The other trend is one I find disturbing, and that is the trend for people to find reasons to be offended whether offense was meant or not. This story appears to fall in that category. Suggesting on a web page that wedding attendees not wear dark colors is not a breach of etiquette. It is not offensive. It is not meant as a slight because of a person’s size or economic status. It’s a suggestion on a web page. If the bride had stated on the invitations: “Anyone wearing a dark color to the wedding will be refused entry.” it would have been offensive.

Which brings up a third trend: people not requesting clarification about things that aren’t clear. As connected as everyone is these days, it’s really easy to contact someone in-the-know and get information.


kero August 12, 2010 at 10:33 am

It’s unfortunate that you missed on their wedding, but I don’t think you should hold it against them as it was not their intention to offend. You could have called her. People probably did not see the website, ignored her requests, or asked her directly.

I have to side with the couple on this one. It is not rude etiquette to make dress codes at a wedding. It’s assumed that formal attire is required, but I have been to weddings in which someone will show up in a sweatshirt and jeans because “formal attire required” was not stated on the invite. (forehead slap)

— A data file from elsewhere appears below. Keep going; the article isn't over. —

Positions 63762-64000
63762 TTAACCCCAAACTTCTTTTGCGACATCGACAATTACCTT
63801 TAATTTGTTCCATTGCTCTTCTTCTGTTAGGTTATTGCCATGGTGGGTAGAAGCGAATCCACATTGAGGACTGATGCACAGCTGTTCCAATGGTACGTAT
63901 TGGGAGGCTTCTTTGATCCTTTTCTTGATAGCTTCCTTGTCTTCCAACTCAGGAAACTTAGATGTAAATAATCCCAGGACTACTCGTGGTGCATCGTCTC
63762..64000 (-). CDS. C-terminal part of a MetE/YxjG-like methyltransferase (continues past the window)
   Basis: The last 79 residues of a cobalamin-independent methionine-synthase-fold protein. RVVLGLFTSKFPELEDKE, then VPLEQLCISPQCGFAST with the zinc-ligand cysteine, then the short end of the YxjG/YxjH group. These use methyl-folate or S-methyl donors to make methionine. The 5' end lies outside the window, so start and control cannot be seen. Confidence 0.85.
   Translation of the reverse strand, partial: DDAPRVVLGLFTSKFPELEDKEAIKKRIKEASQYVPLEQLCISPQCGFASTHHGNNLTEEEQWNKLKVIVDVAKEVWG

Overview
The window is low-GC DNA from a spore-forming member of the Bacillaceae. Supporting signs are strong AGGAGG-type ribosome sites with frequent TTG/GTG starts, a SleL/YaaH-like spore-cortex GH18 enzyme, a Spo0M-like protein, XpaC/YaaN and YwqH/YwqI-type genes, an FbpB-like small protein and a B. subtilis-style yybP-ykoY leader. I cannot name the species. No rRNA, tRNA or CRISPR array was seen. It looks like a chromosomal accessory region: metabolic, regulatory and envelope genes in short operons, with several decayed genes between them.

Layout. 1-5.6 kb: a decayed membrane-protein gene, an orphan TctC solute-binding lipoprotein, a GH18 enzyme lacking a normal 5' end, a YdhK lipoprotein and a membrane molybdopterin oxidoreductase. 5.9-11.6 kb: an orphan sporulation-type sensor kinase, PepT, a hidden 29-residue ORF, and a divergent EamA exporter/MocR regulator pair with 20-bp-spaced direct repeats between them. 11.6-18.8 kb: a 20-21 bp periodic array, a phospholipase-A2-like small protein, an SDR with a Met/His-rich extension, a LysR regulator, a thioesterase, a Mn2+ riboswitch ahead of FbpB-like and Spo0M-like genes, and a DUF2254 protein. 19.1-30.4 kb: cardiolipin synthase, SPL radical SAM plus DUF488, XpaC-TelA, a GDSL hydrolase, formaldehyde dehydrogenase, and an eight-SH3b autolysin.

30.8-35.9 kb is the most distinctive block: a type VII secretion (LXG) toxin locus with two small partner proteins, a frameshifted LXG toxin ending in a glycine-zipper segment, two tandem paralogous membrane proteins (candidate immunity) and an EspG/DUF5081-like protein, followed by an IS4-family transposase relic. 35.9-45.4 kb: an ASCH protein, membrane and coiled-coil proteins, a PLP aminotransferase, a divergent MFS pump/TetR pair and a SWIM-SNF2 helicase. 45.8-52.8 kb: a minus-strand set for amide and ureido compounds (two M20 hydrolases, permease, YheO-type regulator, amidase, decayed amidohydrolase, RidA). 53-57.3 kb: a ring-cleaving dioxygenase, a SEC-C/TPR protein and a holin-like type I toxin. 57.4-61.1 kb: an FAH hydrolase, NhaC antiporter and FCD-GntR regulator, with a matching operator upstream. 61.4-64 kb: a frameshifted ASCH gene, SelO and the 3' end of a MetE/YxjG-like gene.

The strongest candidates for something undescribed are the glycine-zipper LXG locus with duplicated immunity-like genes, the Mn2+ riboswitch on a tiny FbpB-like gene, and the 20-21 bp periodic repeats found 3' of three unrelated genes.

I am not aware of the culture of your family, but some traditional eastern cultures avoid wearing dark colors to weddings as it is seen as bad luck for the newlyweds (becasue it is associated with mourning). In my wedding, this is probably going to be a request sent in the invitations.


SHOEGAL August 12, 2010 at 10:35 am

I’d also like to know how “requesting” guests to wear “no black or excessively dark clothing” means that you need a formal full length dress or how that these words imply that you couldn’t wear pants? I’m also at a loss to understand how this would be perceived as “bridezilla” behavior on the part of the bride. I don’t think there is anything wrong with this request and I also don’t like when all the guests wear black – color is so festive – maybe this suggestion was just so when choosing an outfit a guest who had some flexibility in their wardrobe would chose to wear their red dress as opposed to a black one. I don’t know – I just think it isn’t unreasonable. Unless the bride wrote something more on the website I’m not aware of – you would have been fine in the outfit you chose. I don think you should get another color blouse though, navy and black isn’t a good color combination in my book.


AS August 12, 2010 at 10:55 am